ON THE CHANGE OF REFRANGIBILITY OF LIGHT.
They exhibited however four of those singular absorption bands so characteristic of salts of peroxide of uranium. Of these the third fell a little short of G> its more refrangible edge nearly coinciding with that fixed line; the first and second were situated between F and G, the distance of the first beyond F being somewhat greater than the interval between two consecutive bands. The fourth, which was situated beyond Gr, was fainter than the others. The second and third were the most conspicuous of the set.
158. The absorption bands due to peroxide of uranium afford an easy mode of detecting that substance in solution. For this purpose the solutions mentioned in the preceding paragraph are much preferable to the nitrate, for they produce much stronger bands when only a small quantity of uranium is present. The absorption bands of nitrate of uranium are visible, as might have been expected, in presence of a large quantity of nitrate of copper*.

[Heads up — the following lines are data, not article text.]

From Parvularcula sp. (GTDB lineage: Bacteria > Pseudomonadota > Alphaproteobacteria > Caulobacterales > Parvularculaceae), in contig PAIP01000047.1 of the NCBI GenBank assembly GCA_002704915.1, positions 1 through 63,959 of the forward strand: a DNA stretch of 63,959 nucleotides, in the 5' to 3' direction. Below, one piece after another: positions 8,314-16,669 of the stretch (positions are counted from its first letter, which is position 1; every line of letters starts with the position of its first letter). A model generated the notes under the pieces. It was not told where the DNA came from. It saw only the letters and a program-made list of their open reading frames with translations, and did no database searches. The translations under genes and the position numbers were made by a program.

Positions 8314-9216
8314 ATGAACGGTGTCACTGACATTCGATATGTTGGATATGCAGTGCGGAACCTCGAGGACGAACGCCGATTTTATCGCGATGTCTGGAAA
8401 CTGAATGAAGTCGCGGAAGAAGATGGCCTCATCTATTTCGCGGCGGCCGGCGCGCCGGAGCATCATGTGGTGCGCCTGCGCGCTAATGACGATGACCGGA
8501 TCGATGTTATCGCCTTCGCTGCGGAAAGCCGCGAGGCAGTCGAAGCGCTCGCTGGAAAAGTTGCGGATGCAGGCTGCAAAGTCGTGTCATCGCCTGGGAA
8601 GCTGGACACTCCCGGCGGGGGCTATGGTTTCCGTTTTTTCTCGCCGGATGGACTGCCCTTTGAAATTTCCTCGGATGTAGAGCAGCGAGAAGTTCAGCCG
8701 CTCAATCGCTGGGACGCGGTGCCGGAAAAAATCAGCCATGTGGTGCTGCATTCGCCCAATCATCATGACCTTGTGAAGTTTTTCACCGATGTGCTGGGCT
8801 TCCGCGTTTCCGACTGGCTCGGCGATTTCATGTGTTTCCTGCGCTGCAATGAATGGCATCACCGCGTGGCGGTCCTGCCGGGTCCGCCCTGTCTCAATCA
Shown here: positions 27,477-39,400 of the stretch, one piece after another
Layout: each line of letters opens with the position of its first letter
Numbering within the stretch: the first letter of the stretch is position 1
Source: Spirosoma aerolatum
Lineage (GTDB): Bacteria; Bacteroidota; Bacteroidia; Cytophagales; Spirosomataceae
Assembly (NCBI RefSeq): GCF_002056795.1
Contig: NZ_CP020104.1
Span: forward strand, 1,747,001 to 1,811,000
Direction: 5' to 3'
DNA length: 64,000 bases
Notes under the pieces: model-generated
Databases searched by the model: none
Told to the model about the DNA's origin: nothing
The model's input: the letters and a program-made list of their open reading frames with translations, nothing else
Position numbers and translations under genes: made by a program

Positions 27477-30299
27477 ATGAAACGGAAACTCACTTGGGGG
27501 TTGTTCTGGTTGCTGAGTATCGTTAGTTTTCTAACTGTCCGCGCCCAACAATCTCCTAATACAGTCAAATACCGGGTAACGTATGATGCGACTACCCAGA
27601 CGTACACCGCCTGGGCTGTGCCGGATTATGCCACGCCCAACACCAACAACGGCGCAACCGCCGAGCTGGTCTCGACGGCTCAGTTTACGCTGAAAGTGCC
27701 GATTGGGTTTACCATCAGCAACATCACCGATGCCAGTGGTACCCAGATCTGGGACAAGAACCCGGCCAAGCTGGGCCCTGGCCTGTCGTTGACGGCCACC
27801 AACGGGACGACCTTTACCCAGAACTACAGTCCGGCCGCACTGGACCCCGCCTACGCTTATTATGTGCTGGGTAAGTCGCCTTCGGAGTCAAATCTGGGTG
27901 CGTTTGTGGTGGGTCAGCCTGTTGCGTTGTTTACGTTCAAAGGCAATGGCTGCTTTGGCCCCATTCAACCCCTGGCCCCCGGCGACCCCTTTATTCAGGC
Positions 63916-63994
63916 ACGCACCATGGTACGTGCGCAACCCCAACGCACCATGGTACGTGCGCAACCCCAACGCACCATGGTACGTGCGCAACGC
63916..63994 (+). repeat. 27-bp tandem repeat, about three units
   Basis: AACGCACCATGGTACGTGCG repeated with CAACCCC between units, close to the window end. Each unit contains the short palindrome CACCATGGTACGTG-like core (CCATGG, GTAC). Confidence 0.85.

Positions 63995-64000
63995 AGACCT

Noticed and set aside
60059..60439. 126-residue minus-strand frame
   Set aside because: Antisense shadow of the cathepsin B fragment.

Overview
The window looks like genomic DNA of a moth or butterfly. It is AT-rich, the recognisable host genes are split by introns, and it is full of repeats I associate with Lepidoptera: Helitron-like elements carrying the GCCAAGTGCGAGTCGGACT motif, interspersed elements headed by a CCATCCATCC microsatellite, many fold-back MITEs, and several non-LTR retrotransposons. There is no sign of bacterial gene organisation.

Optical Tests of Uranium in Blow-pipe Experiments.
159. When a bead of microcosmic salt is fused with oxide of uranium, and brought to its highest state of oxidation, it is yellow by transmitted light. Such a bead is sensitive in a very high degree, quite as much so as canary glass. When the light falls sideways on it, and it is held against black cloth or a dark object, it exhibits plainly the green colour due to internal dispersion. When properly examined by means of sunlight its sensibility is evident at once, and when the dispersed light is viewed through a prism it is resolved into bright bands. One of the most convenient modes of examining such minute objects consists in reflecting the sun's light horizontally through a large lens, intercepting by moans of absorbing media all the rays except those of very high refnwibility, placing the object to be examined in the condensed beam, and viewing it through a prism. So delicate is this test when applied to uranium, that on one occasion, when engaged in examining a bead coloured green by chromium, which had been fused in the exterior flame, I observed the appearance given by uranium. This turned out to be actually due to uranium, of
* See note D.